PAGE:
What is an Oncology Nurse Practitioner?

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  • Written By: Cassie L. Damewood
  • Edited By: Jenn Walker
  • Last Modified Date: 05 January 2020
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    Conjecture Corporation
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An oncology nurse practitioner, under the supervision of one or more doctors, diagnoses, treats, and consults on cancer-related illnesses. She may also provide follow-up treatment for malignant tumors, depending on the applicable licensing restrictions. A professional in this position often contributes to the administrative, communication and research functions of the facility for which she works as well. Some nurse practitioners are frequently required to educate through community outreach or in a medical education classroom.

Patient care is the primary function of this position. An oncology nurse practitioner initiates a relationship with her patient much like a physician does. She conducts a physical examination, records the patient’s health history and diagnoses the symptoms. The diagnosis normally requires a biopsy of the tumor in question subsequent to its discovery and initial analysis.

After the diagnosis is confirmed, the practitioner normally confers with a physician on possible treatment plans. The plans may involve the administration of drugs or surgical procedures. If applicable clinical trials are available, steps may be initiated to qualify the patient for inclusion. Patient follow-up is a regular job function of a nurse practitioner.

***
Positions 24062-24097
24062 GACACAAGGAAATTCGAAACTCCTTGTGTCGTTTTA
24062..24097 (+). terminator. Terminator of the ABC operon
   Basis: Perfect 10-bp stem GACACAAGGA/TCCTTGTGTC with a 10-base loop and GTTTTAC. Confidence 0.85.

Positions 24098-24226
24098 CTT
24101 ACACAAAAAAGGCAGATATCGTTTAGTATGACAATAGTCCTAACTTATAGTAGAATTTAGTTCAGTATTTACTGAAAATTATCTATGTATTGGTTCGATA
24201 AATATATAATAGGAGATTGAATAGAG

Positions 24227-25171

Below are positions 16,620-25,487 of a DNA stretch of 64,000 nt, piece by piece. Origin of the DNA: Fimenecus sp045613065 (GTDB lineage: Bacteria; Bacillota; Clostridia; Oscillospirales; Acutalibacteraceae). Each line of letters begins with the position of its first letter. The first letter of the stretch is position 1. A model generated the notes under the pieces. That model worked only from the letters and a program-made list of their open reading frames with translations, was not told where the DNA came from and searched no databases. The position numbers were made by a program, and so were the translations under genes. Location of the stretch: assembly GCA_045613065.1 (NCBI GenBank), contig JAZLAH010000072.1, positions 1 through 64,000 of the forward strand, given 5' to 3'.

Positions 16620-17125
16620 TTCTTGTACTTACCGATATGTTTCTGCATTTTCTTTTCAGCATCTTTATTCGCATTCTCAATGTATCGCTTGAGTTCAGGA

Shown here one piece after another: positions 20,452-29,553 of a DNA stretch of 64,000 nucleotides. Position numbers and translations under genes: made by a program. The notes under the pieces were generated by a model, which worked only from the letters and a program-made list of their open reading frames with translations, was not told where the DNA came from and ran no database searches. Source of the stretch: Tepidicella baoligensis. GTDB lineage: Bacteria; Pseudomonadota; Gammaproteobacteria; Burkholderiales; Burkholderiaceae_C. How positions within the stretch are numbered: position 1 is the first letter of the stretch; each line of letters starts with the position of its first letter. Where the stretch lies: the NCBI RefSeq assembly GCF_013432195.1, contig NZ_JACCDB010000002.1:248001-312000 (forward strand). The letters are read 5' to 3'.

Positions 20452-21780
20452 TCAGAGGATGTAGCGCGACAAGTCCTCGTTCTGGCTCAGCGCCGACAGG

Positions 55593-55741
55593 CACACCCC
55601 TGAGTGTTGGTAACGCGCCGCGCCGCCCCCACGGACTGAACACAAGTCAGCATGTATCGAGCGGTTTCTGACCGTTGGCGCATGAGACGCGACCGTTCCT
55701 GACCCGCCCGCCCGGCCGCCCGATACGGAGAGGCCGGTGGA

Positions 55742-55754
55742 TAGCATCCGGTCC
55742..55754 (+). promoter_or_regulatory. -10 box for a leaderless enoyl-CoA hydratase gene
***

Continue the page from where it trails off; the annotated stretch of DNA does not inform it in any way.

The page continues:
Depending on the patient’s condition and prognosis, the practitioner may schedule further tests or recommend preventive health measures. She regularly advises the patient on future risks related to the diagnosis. If side effects from treatments are a concern, she may recommend alternatives or provide symptom management techniques.


In an administrative capacity, an oncology nurse practitioner is generally required to review and revise job descriptions, policies and procedures. She traditionally answers patient questions regarding treatments and medicines. In some circumstances, she may refer patients and family members to support or counseling resources.

If the facility at which she is employed conducts research, the practitioner customarily provides input on techniques and assists in the analysis of results. She may also be required to document test results and maintain accurate records. If the results of the research are noteworthy, the practitioner may seek publication or share the findings with a professional organization.

To be a successful oncology nurse practitioner requires a balance of medical expertise, organizational abilities and compassionate and clear interpersonal communication skills. Due to the sensitive nature of the specialty, a delicate mixture of honesty, empathy and positivity are strongly preferred for the position. The ability to effectively connect with a variety of personality types in highly charged atmospheres is an asset.

Requirements to become an oncology nurse practitioner vary by region. Graduating from a registered nurse practitioner program is normally required, along with a bachelor’s or master’s degree in nursing. A minimum of one year of clinical nursing experience is often a prerequisite for the position.



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